There was a change of power last week in Washington, but the bosses remain the same: the guys with money:
Democrats’ Victory Is Felt On K Street
The Democrats’ takeover of Congress this month has turned official Washington upside down.
Labor and environmental representatives, once also-rans in congressional influence, are meeting frequently with Capitol Hill’s incoming Democratic leaders. Corporations that once boasted about their Republican ties are busily hiring Democratic lobbyists. And industries worried about reprisals from the new Democrats-in-charge, especially the pharmaceutical industry, are sending out woe-is-me memos and hoping their GOP connections will protect them in the crunch.
Wow, that must be rough. All that money they’ve spent to buy influence, and now some of those beneficiaries are out of office. So what are they going to do?
But interest groups, in general, are not concerned about the changes the election has brought. “We lost many friends in this election,” said Steven C. Anderson, president of the Republican-leaning National Restaurant Association. “But that doesn’t mean we can’t make new friends, and that’s what we’ll do.”
Yep… They’re going to
spend more money make new friends.
But really, who is surprised? Washington is all about one thing: wielding power. We’ve allowed our government to wield enormous power over all aspects of life in the nation, through exceptions and loopholes in the tax code, through regulation, and through outright pork-barrel spending. That power attracts people who think they can benefit from it, and they’re willing to spend large sums of money to ensure that power will get them even greater sums in the future.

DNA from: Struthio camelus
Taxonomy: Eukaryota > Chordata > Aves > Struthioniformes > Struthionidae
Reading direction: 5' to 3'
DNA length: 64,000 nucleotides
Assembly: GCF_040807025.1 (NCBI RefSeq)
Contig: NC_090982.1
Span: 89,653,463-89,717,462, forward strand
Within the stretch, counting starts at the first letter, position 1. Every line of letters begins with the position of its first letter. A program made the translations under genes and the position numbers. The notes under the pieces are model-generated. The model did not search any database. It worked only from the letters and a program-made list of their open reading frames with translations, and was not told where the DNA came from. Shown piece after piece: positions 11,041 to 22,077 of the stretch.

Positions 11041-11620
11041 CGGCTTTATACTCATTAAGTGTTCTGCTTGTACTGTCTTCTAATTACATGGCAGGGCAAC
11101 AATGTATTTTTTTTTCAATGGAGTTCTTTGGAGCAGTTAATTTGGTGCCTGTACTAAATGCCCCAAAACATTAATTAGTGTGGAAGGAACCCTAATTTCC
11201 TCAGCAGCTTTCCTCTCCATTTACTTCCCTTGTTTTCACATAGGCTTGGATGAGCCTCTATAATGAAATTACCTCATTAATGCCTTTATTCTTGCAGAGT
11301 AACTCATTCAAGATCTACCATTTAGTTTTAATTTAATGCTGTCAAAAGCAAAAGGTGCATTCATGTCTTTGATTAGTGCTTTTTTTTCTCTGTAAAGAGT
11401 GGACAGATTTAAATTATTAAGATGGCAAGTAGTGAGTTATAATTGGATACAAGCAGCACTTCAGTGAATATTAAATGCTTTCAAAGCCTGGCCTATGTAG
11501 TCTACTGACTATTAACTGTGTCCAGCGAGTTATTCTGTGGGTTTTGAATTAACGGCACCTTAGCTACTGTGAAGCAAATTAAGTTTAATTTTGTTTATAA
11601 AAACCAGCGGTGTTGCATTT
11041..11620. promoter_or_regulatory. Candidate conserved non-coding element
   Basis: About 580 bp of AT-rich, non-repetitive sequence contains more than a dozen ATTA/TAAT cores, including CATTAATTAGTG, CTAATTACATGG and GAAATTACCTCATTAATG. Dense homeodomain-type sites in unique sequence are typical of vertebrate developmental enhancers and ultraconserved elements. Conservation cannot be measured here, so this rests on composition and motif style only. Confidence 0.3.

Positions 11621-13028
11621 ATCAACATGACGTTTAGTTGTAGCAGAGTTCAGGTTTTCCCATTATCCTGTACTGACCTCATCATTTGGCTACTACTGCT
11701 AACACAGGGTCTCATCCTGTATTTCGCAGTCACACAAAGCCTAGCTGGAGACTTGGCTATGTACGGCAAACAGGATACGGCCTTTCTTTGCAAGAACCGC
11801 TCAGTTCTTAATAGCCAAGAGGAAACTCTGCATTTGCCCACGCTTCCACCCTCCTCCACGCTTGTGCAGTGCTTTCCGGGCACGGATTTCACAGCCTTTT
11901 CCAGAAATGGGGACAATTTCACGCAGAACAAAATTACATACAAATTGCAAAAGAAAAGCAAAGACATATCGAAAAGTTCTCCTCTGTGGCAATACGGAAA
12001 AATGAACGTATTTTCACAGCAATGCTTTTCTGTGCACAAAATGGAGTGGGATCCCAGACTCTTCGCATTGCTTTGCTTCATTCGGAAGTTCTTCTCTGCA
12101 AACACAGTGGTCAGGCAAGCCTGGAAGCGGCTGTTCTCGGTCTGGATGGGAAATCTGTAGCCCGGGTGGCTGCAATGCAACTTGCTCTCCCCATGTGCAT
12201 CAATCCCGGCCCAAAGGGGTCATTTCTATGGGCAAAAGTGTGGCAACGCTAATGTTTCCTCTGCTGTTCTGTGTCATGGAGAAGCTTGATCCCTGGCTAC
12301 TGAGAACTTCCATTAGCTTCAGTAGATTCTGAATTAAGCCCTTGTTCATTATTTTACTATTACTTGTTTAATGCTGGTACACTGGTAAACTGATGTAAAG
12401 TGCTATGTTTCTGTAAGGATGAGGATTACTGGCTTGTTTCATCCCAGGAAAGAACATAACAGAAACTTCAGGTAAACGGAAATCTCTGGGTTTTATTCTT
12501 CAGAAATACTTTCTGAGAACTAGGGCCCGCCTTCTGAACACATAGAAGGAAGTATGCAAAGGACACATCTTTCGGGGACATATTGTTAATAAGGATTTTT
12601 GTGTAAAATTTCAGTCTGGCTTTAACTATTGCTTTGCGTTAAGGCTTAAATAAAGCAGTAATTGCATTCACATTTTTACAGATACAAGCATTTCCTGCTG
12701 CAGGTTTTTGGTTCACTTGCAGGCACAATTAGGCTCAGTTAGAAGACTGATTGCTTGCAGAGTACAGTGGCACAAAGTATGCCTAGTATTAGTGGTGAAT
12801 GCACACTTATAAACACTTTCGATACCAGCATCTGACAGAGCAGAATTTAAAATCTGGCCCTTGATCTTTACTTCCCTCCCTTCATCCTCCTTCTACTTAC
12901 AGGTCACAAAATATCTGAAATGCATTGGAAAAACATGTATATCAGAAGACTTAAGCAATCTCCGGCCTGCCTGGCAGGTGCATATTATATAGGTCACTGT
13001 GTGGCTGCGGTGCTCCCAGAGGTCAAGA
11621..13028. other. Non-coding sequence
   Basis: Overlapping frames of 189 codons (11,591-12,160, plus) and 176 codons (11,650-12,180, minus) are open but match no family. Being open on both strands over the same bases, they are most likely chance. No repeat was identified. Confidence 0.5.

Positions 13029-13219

The reversal of fortunes in Washington will, as the article points out, give certain groups a quicker route to the reins of power than others. Labor and environmental groups will have an easier time getting things done than business groups, particularly in the oil or pharmaceutical industries, who the Democrats have pilloried for the last several years. But make no mistake, even those industries out of favor will get their say, because they’re speaking a language Washington can understand: green.
But don’t you worry, the Democrats have vowed to address the problem!
Despite this focus on gaining access to authority, Democratic congressional leaders have expressed disdain for their predecessors’ fealty to “special interests.” That is why they are planning an elaborate assault on lobbyists during their first week in session. Through changes in laws and in House rules, Democrats hope to ban lobbyist-provided gifts and travel to lawmakers and to create an Office of Public Integrity to oversee the disclosures that lobbyists must make about clients and fees.
Office of Public Integrity? Orwell would be proud. If you believe the Democrats are going to make meaningful change, I’ve got a bridge to sell you. As an aside, they’re planning to also address earmark reform. For more on that, I recommend heading over to QandO, where McQ highlights these changes. I’ll give you a hint… McQ is explaining that expecting lawmakers to enact meaningful reform is like asking foxes to guard the henhouse… Or asking Teddy Kennedy to guard the liquor cabinet.
Why was I apathetic about the midterm elections? Because I know for all my complaints about pork-barrel spending, neither party is going to address it. For all my complaints about ethics and the “culture of corruption”, neither party is going to change it. My current pick for president in ’08, Newt Gingrich, constantly reminds people in speeches that “real change requires real change.” Neither party is willing to give us real change, because that might interrupt the gravy train. Meet the new boss, just like the old boss.
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